Guide tested tips for fall walleye

Guide-tested tips for fall walleye

The signs of change are all around us. Once uniformly-green lily pad fields are now sprinkled with yellows and browns. Along the shorelines, tamaracks have entered their golden phase, and maples are tinged with crimson. Beneath the surface, walleyes that have been scarce during the second half of the summer feel the changes as well. Indeed, the fall walleye bite is about to happen on a lake or river near you! These three techniques will help you put ol’ marble-eyes in the net this fall.
Go big or go home

A classic fall technique for oversized daytime walleyes is to fish oversized live baits, especially redtail chubs, along deep structure. This is a tried-and-true midday method on classic walleye waters, like Minnesota’s Leech Lake or Wisconsin’s Lac Courte Orielles, and works best after the fall turnover has occurred. Look for sharp breaklines leading into deep water, deep saddles between points, or offshore humps that top out at 30 feet deep. Gear up with a ½ oz or larger walking sinker to keep that big bait close to the bottom, a 6-foot leader of Seaguar fluorocarbon, and #2 dropshot/live bait/finesse hook from Trapper Hooks. Dress the hook with the largest redtail chubs or creek chubs that you can get your hands on. Present this offering using a 7’6” St. Croix Legend Tournament Walleye rod (LTWS76MLXF), which offers extreme sensitivity to feel every nervous wiggle of that redtail, long length to move a lot of line on the sweeping hookset, and the power you’ll need to drive the hook home into a trophy walleye’s bony jaw.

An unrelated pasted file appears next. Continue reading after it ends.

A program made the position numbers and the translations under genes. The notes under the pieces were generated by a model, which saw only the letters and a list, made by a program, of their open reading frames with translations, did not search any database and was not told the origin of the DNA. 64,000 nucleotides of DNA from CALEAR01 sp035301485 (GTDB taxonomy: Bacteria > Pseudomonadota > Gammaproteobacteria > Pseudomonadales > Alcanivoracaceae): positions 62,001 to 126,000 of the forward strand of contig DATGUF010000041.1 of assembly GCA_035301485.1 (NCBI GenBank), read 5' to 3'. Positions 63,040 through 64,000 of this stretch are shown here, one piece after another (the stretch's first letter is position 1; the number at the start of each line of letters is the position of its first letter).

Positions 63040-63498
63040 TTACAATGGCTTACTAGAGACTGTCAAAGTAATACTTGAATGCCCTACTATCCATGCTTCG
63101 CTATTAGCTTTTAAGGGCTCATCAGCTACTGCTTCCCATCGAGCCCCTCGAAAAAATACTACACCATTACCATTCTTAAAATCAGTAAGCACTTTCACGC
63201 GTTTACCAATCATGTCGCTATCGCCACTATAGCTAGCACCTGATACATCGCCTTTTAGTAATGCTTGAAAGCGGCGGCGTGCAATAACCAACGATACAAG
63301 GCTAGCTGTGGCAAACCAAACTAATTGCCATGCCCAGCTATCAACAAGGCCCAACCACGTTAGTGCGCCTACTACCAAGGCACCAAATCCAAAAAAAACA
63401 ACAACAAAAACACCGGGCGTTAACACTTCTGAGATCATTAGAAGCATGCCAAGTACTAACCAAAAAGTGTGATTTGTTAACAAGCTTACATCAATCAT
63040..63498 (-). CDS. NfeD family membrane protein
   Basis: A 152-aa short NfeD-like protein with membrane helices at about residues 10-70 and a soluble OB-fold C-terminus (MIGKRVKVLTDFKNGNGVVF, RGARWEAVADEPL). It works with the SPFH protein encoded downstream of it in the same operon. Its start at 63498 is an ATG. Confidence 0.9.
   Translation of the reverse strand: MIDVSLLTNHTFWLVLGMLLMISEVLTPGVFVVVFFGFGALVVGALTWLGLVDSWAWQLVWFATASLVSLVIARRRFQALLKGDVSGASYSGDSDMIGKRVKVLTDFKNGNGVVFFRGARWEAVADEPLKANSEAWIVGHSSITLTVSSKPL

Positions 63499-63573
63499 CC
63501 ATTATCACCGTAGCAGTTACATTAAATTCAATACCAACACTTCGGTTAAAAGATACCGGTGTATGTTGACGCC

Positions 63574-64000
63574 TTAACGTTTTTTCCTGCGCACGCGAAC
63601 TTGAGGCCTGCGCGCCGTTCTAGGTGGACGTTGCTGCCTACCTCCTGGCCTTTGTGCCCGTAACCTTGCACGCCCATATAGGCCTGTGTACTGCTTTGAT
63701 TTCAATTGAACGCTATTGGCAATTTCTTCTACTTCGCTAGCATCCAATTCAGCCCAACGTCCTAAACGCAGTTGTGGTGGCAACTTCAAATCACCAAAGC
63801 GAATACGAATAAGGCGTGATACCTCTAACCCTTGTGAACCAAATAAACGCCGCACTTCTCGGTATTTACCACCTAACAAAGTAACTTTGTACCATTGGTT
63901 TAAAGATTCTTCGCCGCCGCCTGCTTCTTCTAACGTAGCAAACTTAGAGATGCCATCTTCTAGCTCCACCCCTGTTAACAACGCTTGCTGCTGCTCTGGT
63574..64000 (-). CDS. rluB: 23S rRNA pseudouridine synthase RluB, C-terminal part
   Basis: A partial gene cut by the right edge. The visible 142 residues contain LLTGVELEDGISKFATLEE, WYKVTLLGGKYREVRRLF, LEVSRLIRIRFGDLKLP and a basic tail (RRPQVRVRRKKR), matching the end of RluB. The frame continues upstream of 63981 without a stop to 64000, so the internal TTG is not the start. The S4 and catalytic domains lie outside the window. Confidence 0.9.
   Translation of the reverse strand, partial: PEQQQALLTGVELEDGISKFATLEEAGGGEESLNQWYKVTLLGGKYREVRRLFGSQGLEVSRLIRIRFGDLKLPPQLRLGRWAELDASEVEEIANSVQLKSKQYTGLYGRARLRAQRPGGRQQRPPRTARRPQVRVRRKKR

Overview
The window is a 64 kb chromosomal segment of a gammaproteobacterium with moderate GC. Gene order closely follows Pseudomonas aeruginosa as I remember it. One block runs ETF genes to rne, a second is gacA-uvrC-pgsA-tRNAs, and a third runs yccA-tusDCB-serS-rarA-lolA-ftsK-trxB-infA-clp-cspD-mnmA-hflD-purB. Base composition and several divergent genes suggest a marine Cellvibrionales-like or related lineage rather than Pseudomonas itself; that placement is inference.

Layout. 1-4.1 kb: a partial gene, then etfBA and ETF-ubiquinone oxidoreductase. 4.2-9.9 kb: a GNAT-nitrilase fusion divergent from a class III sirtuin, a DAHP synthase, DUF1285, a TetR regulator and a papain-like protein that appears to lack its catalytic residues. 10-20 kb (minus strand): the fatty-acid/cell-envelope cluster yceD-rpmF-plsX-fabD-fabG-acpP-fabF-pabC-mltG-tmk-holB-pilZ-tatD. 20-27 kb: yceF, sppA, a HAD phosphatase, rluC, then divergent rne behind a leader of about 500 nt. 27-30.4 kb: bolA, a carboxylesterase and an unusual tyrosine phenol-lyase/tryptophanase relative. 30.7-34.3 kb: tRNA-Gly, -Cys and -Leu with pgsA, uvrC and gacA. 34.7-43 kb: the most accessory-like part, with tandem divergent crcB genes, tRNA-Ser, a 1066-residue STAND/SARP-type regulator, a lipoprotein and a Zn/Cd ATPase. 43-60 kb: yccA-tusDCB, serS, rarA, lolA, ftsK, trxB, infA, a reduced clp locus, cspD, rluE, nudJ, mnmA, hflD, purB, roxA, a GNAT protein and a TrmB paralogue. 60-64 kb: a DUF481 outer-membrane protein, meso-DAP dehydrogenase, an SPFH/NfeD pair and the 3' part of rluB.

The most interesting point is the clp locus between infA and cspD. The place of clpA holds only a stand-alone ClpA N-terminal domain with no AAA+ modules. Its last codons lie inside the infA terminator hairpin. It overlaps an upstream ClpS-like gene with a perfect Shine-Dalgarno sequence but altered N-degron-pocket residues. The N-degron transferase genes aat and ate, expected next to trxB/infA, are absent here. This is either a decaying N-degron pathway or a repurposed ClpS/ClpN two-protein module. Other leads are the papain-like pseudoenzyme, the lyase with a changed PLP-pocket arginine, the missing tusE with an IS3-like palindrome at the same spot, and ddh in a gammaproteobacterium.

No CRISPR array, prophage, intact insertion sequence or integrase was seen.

Get your troll on

The cooling waters of fall pull large numbers of stocky walleyes back into shallow water to feast on perch and shiners. This annual movement is accompanied by night-shift trollers that target these marauding gamefish using long rods, line counter reels and hard baits. In early fall, shad-bodied baits pulled close to 2 mph will see the lion’s share of action, while late October and November trollers reduce their speeds and present slender, minnow profile baits like the Yellow Perch or Rainbow Smelt jerkbaits from Live Target. The St. Croix Eyecon trolling rod (ECT80MM2) pulls double duty as an excellent long-line shallow water trolling tool, as well as an outstanding choice for pulling heavy 3-way trolling rigs in rivers. If you’ve never listened to a World Series game on the radio while battling a trophy walleye under the light of the full moon, you owe it to yourself to try night trolling this fall!


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Go with the flow

Large river systems, like the Mississippi, Missouri and Fox, that are famous for pre-spawn walleye action, also host an outstanding, albeit less-pressured, fall walleye bite. With many outdoor enthusiasts trading their walleye boat for a deer stand or a duck blind, fall fishing offers an excellent opportunity to tangle with a true river monster, but without the crowds of spring. Vertical jigging with soft baits is a technique that river rats have had in their back pockets for years, and is now entering mainstream walleye consciousness. Tie on a 3/8 oz jig head with a wire plastic keeper, like the Precision Jig from B-Fish-N Tackle, and dress that jig with a 3-4” soft bait, like the Z-Man MinnowZ, in a bright color pattern to offset the turbid waters of fall. Fish this combination on a short, stout and sensitive St. Croix Premier (PS60MF) or St. Croix Eyecon (ECS63MXF) rod. Keep in mind the “less is more” approach when vertical jigging with soft baits: the less you move the bait, the more fish you’ll catch. Let the current do the work; hover the bait 6”above the bottom as you slip downstream with the flow, and enjoy the results of this emerging technique for river walleye and sauger.

Spring walleye fishing gets all the press, but the fall bite is truly the most enjoyable time of the year to chase ol’ marble-eyes. Pleasant weather, technicolor shorelines, campfire smoke drifting through the air, and big walleyes on the line all go hand-in-hand as nature prepares for a long winter’s nap. Take advantage of these last open water fishing opportunities of the year; you’ll be drilling holes in the ice soon enough!

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